Wednesday, December 22, 2010

The Classics - Fantastic Four #52

This issue of The Fantastic Four was smack in the middle of the long run that Stan Lee and Jack Kirby enjoyed on this series.

And by this point, both creators were at the peak of their powers. They had just wrapped up a long series of connected stories that introduced the Inhumans, brought Galactus and the Silver Surfer to the Earth for the first time, and this issue marked the first appearance of the Black Panther.

Cover dated July 1966, the Panther seems to be the villain in this issue. He lures the Fantastic Four to Wakanda, his kingdom in Africa, where they find themselves in an amazing, futuristic setting.

The Panther appears and attacks the team, quickly separating them and defeating the
heroes one at a time. Each battle is a pure delight, as the Panther triggers special traps and uses his own skills to overcome Marvel's "First Family."

If there's a weakness in this comic, I can't find it. The action is inventive, the story rockets along at top speed, there's plenty of humor (The Thing is one of the few heroes who can be funny even while he's losing a fight), the dialogue is terrific, the characters are memorable, and the ending is a real surprise.

This story is memorable for another reason - it's the first to feature a black super-hero. I don't remember feeling any kind of surprise about that - it makes sense that an African Prince would be black, after all. But it was a ground-breaking event - though of course Gabe Jones, as a member of Sgt. Fury's Howling Commandos, was also a black hero, just a non-powered one.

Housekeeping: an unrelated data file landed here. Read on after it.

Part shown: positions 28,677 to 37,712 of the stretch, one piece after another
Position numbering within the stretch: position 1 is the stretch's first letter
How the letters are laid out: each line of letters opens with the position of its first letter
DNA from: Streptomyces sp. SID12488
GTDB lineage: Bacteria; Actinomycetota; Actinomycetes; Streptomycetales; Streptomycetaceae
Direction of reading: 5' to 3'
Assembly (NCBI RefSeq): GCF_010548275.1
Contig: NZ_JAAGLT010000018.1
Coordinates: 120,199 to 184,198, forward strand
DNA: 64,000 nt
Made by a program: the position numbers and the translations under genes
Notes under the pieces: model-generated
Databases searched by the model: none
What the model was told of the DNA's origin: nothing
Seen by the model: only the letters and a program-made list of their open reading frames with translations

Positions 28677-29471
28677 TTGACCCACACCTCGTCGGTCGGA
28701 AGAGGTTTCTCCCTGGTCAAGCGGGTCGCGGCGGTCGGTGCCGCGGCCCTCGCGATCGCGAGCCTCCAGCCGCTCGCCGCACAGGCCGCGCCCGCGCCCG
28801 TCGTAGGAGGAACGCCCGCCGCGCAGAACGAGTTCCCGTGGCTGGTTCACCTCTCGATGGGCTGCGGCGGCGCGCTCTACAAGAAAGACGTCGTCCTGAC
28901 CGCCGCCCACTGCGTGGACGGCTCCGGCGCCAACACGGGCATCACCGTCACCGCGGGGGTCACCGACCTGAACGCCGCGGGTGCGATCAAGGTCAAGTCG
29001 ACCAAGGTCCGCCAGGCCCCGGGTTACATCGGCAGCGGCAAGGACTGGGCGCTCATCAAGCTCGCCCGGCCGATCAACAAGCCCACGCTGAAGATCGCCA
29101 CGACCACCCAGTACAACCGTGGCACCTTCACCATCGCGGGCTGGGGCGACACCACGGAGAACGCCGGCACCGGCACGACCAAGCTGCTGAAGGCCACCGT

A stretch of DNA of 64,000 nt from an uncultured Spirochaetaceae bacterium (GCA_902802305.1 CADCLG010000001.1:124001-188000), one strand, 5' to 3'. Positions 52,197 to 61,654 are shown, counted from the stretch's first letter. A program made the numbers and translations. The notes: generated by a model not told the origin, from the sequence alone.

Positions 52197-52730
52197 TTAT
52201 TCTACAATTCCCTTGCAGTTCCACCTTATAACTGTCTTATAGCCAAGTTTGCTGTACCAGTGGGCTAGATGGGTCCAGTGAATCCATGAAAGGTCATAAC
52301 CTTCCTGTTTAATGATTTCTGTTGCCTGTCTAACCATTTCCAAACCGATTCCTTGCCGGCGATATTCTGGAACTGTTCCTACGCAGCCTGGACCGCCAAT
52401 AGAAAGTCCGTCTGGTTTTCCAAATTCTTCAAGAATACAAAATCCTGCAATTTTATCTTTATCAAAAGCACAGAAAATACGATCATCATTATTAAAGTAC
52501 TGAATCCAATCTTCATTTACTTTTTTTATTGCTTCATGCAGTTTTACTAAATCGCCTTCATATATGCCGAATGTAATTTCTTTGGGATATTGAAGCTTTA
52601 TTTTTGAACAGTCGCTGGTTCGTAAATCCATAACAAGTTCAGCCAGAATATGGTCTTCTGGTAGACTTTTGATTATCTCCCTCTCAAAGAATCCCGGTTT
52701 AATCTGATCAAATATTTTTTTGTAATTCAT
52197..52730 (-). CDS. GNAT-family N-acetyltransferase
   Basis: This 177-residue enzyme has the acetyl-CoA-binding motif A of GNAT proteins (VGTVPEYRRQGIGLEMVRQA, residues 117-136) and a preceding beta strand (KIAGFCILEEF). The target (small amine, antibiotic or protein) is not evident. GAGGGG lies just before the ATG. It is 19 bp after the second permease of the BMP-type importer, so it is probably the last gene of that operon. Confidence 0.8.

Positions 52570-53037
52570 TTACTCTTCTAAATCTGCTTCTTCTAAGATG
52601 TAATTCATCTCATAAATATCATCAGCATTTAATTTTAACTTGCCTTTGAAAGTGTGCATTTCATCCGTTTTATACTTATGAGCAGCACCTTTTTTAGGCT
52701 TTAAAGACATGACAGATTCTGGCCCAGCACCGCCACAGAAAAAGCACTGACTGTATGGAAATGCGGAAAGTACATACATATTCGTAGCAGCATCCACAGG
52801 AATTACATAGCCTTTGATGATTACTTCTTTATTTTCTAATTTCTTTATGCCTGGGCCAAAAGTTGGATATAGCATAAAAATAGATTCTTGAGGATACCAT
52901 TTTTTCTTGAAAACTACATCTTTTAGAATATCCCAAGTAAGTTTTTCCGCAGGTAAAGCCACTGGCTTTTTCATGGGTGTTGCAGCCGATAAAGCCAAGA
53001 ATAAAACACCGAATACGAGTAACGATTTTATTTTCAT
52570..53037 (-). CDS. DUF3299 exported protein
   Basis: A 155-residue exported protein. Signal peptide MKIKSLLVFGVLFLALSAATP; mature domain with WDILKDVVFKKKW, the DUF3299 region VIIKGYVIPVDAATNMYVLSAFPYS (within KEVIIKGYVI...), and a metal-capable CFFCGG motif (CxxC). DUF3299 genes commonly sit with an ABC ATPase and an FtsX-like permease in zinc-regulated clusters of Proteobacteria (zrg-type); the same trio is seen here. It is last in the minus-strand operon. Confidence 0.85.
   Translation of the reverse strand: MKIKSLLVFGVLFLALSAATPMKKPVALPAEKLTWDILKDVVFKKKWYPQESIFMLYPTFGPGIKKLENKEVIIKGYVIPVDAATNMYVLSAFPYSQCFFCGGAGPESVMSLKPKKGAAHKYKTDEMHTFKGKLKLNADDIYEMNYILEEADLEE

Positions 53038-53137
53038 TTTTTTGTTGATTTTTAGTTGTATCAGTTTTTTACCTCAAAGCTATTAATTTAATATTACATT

It's always a delight when a creative team really starts to click, and Lee and Kirby were on fire by this point in their careers. Lee's wordsmithing was never better, and Kirby was at the peak of his skills (ably assisted here by the great Joe Sinnott on inks - in my opinion, Joe is the all-time best Kirby inker).

Each issue seemed better than the last - just an amazing achievement in comics. As a 10-year-old, by this point the FF was my favorite comic book of them all - and it would hold the title for years.

Grade: A+


1 comment:

Anonymous said...

I was pretty young then and those
Lee/Kirby comics were tough to get
into. Dense plots, so many characters and storylines that flowed from one issue to the next.
I got introduced to The Fantastic
Four by reading their early reprints in MARVEL COLLECTOR'S ITEM CLASSICS.
After a few issues of that put me
in the know, I started buying the
regular monthly title, and Chuck,
you are SO right. The BEST comic
by two men at the TOP of their profession!

Sam Kujava